• OG Page

  • The Approach

    Orton-Gillingham (also referred to as the Structured Literacy Approach) is a multi-sensory, phonics based approach to teaching students who have difficulty with reading, spelling and writing. Students who struggle with these language elements benefit from being taught directly and systematically. The OG approach helps them to sort, recognize and organize the parts of our language. The strategies students learn enable them to read by decoding letter combinations and to spell by encoding letter combinations. 
  • Multi-sensory
    The Orton-Gillingham approach is multi-sensory. It uses much more than the traditional visual and auditory methods to present and teach information. In each Orton-Gillingham lesson, the tutor teaches concepts using as many senses as possible: visual, auditory, kinesthetic (muscle movement) and tactile (touch). The more ways a student receives and processes information, the deeper the pathway will form in the brain and the better the student will recall the material.
    Many schools use the whole language approach to teach reading and spelling, but this approach does not suit children with learning differences or disabilities. With the Orton-Gillingham approach, students start by reading and spelling individual sounds. They then move on to blending sounds together to make syllables or words. All sounds are introduced in a systematic and sequential order and are practiced to the point of being automatic. This approach is referred to as Phonics.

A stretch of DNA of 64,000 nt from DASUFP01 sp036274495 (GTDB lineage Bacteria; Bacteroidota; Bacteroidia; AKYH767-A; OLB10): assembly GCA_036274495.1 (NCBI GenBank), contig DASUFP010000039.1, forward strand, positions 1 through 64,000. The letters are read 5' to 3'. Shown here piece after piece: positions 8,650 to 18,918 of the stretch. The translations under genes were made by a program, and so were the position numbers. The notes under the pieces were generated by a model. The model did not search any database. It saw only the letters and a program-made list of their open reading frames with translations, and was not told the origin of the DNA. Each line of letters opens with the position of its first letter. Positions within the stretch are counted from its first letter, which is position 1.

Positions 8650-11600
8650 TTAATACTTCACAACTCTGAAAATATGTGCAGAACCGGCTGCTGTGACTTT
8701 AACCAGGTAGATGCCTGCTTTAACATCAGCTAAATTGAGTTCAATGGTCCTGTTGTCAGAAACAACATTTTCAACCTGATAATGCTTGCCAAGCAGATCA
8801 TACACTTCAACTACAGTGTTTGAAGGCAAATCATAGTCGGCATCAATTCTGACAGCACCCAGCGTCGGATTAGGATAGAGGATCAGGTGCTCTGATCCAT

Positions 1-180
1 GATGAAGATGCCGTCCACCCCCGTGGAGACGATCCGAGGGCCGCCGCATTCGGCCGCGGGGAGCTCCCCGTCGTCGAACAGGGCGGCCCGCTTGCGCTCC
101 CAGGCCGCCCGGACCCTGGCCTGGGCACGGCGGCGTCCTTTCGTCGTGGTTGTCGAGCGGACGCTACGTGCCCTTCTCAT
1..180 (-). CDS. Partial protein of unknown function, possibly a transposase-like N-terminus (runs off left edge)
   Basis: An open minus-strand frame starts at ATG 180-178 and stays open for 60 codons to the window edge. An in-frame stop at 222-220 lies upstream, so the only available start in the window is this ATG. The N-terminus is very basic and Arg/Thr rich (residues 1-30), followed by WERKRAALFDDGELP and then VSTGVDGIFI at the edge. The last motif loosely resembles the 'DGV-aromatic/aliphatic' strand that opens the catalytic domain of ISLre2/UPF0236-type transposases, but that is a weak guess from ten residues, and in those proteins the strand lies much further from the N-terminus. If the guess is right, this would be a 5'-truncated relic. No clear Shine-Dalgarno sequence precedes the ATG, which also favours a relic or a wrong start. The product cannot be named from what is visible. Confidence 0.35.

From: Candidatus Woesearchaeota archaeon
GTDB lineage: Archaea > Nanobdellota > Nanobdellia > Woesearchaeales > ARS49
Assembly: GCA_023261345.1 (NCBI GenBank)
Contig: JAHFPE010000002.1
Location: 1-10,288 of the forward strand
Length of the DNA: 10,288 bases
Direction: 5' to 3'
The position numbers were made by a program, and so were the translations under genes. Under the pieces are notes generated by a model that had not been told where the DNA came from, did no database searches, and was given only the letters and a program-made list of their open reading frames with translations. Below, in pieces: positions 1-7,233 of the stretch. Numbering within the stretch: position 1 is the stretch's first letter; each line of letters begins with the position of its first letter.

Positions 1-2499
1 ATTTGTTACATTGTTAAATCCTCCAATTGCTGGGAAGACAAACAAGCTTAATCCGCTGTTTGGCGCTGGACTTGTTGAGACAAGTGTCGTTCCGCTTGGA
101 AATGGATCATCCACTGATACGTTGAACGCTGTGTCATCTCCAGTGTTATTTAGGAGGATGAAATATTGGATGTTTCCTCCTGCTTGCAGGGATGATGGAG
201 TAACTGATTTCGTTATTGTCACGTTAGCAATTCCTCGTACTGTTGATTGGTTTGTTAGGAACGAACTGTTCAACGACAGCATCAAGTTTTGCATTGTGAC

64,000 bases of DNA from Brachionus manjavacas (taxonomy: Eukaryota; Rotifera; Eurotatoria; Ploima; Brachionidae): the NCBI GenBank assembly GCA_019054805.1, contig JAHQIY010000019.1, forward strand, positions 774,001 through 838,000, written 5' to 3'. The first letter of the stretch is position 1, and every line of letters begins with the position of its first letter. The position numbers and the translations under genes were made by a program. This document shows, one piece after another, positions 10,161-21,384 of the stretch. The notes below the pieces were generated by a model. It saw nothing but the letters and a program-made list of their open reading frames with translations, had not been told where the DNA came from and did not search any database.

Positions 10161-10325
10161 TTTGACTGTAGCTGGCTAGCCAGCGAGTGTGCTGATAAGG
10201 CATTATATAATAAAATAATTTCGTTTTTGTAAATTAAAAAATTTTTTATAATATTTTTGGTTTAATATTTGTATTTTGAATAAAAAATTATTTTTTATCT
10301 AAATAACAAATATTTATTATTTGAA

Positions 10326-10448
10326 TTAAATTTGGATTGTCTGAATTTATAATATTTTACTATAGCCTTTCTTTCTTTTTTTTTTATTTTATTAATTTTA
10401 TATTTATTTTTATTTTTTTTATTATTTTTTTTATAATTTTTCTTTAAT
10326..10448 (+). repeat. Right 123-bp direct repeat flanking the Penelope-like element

The Orton-Gillingham approach is flexible to meet the needs of each student. After establishing what a student already knows, lessons are then prepared to suit his or her specific needs.
    If you would like to read more, Wikipedia has a good description of the Orton-Gillingham approach, phonics and the whole language approach. Our Blog also covers these topics in more detail. Understood.org (a branch of the National Center for Learning Disabilities) describes Orton Gillingham as “the gold standard for teaching students with dyslexia”; read more on their website. 
  • Anna Gillingham (1878–1963) was an American educator and psychologist.  She introduced a systematic and orderly approach of categorizing and teaching the 70 phonograms (single letters and letter pairs) that represent the 44 discrete sounds found in English.  Gillingham combined this approach with Dr. Orton’s multisensory teaching methods to produce the Orton-Gillingham approach and documented it in The Gillingham Manual.  Although first published in 1935/36, this manual is still contemporary and is on every O-G tutor’s bookshelf.

    Samuel Torrey Orton (1879–1948) was a neuropsychiatrist and pathologist at Columbia University.  He was a pioneer in the study of children with reading difficulties.  Dr. Orton wanted a way to teach reading that would incorporate both the left and right brain.  He suggested combining movement (kinesthetic) and touch (tactile) learning strategies with traditional visual (reading from text or chalkboard) and auditory (listening to a teacher talk) learning. Today we call this multisensory learning.